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Dec 19, 2023

Snow Effect (Quebec)

Take a closer look at this snowy Québec City landscape painted by James Wilson Morrice in 1906 

James Wilson Morrice. Snow Effects (Québec)

James Wilson Morrice. Snow Effects (Québec), 1905-1906. oil on canvas, Overall: 64.9 × 80.5 cm (25 9/16 × 31 11/16 in.) The Thomson Collection at the Art Gallery of Ontario. © Art Gallery of Ontario.

Of the many historic destinations across Canada, Québec City is one of the most picturesque. Over centuries of development since 1608, the city settled into two distinct sections; the basse-ville, located along the bank of the St. Lawrence River, and the haute-ville, which sits at a higher altitude with scenic views and landmarks like Le Château Frontenac. The two centres are connected by a large, steeply sloped, hairpin turn known as La Côte de la Montagne. It was at this site that painter James Wilson Morrice created Snow Effect (Quebec) (1906), while vacationing throughout the province of Québec during the Christmas holiday of 1906. 

Depicting a quaint winter evening at dusk, mid snowfall, the scene of Snow Effect (Quebec) is situated from a descending viewpoint, entering La Côte de la Montagne’s large hairpin turn. A snowy roadway in the foreground, accented with dark track marks from sleighs, invites the gaze of viewers to the main focal point of the composition: a dense row of traditional houses lightly decorated from the snowfall. To the right, in front of the houses, human silhouettes suggest pedestrian movement, possibly residents of the houses. On the left of the roadway, a man sits atop a red, horse drawn sleigh; his black hat shields him from the snowfall while his red scarf blows in the wind. A second, teal coloured sleigh is further ahead and to the right of the road, painted smaller and in less detail, signifying the distance.  

Rather than applying thick layers of colour as he had in many previous works, Morrice employed a new technique on Snow Effect, adding small patches of paint which he then rubbed into the canvas with a cloth, helping to give the painting’s surface a special radiance.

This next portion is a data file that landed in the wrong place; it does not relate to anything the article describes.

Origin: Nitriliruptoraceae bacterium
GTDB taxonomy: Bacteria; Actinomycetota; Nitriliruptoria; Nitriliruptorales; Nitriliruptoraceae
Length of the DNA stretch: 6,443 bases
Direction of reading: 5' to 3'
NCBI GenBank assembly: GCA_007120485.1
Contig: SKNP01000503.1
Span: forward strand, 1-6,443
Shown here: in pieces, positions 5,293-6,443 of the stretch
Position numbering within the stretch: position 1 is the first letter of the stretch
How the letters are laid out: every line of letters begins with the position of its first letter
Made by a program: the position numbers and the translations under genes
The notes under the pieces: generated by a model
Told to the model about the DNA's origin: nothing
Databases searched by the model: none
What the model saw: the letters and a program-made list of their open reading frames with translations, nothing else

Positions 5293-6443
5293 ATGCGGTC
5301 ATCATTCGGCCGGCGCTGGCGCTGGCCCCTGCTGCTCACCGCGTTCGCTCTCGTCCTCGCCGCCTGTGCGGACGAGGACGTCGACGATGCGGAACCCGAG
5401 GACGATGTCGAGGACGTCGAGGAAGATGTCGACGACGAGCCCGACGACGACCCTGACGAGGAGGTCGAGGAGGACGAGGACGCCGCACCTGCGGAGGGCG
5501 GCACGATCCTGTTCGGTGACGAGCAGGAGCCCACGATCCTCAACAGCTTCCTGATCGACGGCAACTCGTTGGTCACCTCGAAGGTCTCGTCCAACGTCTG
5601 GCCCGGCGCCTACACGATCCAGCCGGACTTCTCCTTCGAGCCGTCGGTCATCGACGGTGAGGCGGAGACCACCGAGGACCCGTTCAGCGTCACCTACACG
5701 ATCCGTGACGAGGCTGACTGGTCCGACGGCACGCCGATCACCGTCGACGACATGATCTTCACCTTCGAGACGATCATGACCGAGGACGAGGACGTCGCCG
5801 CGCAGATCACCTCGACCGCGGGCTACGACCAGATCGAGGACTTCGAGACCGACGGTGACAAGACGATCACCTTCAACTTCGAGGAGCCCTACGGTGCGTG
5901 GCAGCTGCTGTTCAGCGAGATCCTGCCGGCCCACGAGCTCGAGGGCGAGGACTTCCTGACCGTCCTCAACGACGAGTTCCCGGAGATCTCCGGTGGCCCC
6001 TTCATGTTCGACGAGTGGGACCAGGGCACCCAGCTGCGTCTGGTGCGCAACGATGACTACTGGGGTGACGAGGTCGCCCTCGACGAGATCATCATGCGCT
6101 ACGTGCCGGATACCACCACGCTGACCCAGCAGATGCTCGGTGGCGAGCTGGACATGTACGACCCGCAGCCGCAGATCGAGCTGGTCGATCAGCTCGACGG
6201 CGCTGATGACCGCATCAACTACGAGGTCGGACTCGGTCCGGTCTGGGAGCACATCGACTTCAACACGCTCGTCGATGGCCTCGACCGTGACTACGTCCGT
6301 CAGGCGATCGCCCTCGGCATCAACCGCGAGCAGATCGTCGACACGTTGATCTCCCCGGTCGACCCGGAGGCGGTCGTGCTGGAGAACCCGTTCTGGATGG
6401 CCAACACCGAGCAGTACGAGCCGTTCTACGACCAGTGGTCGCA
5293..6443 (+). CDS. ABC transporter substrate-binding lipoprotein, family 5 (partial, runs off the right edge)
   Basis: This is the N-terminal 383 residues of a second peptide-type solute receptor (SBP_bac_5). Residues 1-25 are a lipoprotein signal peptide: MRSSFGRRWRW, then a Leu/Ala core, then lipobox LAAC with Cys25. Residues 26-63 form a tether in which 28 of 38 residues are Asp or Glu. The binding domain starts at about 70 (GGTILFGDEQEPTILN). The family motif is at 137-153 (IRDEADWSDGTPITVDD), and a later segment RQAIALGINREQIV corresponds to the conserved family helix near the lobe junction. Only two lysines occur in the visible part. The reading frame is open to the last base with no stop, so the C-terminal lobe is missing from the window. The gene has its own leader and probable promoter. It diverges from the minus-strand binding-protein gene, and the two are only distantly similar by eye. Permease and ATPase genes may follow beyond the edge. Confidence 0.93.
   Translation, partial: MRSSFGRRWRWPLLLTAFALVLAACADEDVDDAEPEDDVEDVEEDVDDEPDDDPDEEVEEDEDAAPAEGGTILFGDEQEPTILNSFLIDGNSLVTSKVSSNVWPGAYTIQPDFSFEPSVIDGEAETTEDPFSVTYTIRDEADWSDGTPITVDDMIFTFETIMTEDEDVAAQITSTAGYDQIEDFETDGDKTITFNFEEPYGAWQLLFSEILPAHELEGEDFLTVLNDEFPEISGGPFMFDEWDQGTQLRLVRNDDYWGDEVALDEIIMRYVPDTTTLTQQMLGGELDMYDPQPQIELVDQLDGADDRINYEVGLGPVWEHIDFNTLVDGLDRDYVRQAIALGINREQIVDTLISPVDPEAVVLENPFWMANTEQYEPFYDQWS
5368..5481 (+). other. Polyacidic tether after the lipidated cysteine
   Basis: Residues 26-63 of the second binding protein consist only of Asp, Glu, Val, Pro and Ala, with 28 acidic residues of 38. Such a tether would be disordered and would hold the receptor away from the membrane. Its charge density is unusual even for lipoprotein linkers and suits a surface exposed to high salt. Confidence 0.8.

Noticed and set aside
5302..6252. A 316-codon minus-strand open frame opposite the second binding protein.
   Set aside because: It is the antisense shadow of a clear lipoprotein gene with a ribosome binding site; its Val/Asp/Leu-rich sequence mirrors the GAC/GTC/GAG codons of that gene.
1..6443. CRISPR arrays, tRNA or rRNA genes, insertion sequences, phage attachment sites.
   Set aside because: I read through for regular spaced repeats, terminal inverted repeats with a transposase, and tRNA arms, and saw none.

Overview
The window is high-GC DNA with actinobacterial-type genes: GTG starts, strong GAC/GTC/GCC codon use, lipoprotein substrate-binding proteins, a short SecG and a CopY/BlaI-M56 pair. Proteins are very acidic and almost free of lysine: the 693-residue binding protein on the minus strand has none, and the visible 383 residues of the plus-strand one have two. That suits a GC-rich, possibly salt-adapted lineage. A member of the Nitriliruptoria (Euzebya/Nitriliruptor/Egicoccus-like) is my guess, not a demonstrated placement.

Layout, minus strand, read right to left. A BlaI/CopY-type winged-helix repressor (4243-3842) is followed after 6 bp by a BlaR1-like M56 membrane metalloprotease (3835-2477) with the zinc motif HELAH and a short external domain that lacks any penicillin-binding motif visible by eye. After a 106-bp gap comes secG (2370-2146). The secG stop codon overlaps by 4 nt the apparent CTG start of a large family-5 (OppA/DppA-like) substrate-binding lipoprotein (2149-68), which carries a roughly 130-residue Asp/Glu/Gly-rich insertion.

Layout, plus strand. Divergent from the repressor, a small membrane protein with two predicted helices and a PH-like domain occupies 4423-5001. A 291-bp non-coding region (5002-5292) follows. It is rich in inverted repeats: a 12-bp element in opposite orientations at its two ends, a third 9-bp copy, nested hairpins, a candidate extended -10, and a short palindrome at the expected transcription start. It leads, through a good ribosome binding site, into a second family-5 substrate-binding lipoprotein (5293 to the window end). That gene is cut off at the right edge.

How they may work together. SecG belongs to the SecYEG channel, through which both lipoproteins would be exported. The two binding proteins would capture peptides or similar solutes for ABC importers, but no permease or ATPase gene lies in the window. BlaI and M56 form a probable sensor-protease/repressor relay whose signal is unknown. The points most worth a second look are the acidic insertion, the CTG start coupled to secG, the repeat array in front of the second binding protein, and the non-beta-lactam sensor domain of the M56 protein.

Born 1865 in Montreal to a wealthy family, James Wilson Morrice studied law in his late teens and early twenties before leaving school to pursue a career as a painter. In 1890, Morrice relocated to Paris, which would remain his primary residence for the rest of his life. He studied painting at the Académie Julian and created primarily landscape works inspired by his travels around Europe. Around this time, he began painting small, postcard-sized works on wood panels, called pochades, which remained a staple in his art practice for the rest of his career. Morrice was socially and professionally connected to many of the most influential artists in Europe during the late 19th and early 20th centuries, developing particularly close relationships with both Robert Henri and Maurice Prendergast. He travelled extensively, painting landscapes throughout Europe and other global destinations including Tunisia, Trinidad and Cuba. Though Paris was his permanent home, Morrice spent most winters back in Canada with family.  

Snow Effect (Quebec) by James Wilson Morrice is on view now as part of the Thomson Collection of Canadian Art, on Level 2 of the AGO (gallery 219).

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